Now comes the real test. Today Andy Murray will face Novak Djokovic for the Miami Open title. It is their third meeting this year, and as Scotland’s finest has tried to inch himself back to his former glories, the grand slam winning glories of the days before his back surgery in 2013, the world No.1 has kept getting in the way.
As he has explained countless times, last year was a struggle – mentally, physically and emotionally. Coming back from the surgery was always going to be difficult, a test of physical strength and mental patience. Splitting up with Ivan Lendl just made life all the more difficult for Murray but when he hired Amelie Mauresmo in the summer, he thought he had taken a step forward. Then the squabbling among his team knocked him back yet again and it was not until the off-season that he was able to sort out the problems, reorganise the personnel and get back to the simple business of playing tennis.
He has been doing that well enough this year: in January he reached his first grand slam final in two years, today is his first Masters Series final in two years. At the Australian Open, Murray was a break up in the third set and seemingly had Djokovic on the ropes. But then he let the Serb get to him, his brain went into meltdown and that was the end of that.
In Indian Wells a couple of weeks ago, Murray had been playing better than ever in the desert conditions but then ran into Djokovic in the semi-finals and played like a beaten man from the start. He never got going and the world No.1 sailed into the final and on to the title. As ever, Murray made no excuses: he had not been good enough to win.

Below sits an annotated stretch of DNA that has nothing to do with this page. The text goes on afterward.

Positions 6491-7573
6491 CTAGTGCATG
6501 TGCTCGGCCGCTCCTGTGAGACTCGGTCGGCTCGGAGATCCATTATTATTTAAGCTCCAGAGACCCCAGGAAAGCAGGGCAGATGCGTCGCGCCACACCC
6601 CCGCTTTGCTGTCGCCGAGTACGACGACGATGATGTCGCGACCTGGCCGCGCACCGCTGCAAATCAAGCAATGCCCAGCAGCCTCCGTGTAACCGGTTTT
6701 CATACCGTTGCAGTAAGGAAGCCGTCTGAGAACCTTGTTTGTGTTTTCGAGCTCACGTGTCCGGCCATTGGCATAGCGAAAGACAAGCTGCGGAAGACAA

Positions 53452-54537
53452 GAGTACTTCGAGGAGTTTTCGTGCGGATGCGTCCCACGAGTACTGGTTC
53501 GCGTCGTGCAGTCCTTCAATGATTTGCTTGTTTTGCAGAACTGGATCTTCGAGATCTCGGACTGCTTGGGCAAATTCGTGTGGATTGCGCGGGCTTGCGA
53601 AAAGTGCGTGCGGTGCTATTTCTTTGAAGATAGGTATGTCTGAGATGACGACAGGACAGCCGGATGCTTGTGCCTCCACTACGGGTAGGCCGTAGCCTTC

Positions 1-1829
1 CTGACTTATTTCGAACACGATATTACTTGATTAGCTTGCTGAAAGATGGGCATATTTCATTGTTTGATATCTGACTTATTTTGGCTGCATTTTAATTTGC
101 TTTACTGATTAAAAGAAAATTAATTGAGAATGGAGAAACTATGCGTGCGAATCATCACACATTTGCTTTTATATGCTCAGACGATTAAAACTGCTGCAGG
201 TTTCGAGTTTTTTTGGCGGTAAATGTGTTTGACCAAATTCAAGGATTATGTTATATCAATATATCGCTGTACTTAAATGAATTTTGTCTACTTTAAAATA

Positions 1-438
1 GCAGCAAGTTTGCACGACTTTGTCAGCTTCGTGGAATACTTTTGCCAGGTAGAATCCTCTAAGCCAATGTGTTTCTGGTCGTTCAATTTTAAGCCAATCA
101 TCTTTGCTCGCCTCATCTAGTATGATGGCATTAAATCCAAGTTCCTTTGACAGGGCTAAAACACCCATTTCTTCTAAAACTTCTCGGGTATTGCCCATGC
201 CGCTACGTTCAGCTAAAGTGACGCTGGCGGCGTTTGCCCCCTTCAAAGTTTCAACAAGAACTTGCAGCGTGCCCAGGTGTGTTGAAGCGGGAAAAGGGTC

“In Australia I felt like I was extremely close,” Murray said at the time. “I didn’t feel like the difference was necessarily in the level of the tennis.
“The guys that are ahead of me just now I’m competing with, their consistency is pretty much unheard of. Very few players ever have been able to do what they have. So unfortunately I end up getting questioned about why I haven’t done as well in the slams or haven’t done as well as in the Masters Series. A lot of the times, I have lost against those guys. It’s tough, but it’s a challenge that I enjoy and like.”
The trouble is, the more Murray says such things, the more he sounds like he believes it. Until his back surgery, his rivalry with the Serb stood at 11-8 in Djokovic’s favour but Murray had won two of their past three grand slam finals. There was barely a whisker between them. Now the tally stands at 17-8 to Djokovic and the rivalry is considerably more one-sided.
Djokovic is, by a clear margin, the best player on the planet. He has no obvious weakness, he has the ability to turn defence into attack in the blinking of an eye and he believes he can win on any surface. Yet confidence is strange thing: until Wimbledon last summer, Djokovic thought he had lost it – he could not win the big finals any more (he had lost five of his previous six grand slam finals). And then he beat Roger Federer in five fraught sets and suddenly he felt invincible again.
At his best, the tennis Murray has been playing this year is proof enough that technically he is as good as he ever was and that physically he is back to where he wants to be. The way he dismantled Tomas Berdych in the semi-finals on Friday was a good sign that he can still be ruthless, too. Now he needs to beat a Djokovic, a Federer or a Rafael Nadal to prove to himself that he really does deserve his place in the Big Four at the top of the rankings. And today would be as good a time as any to do it.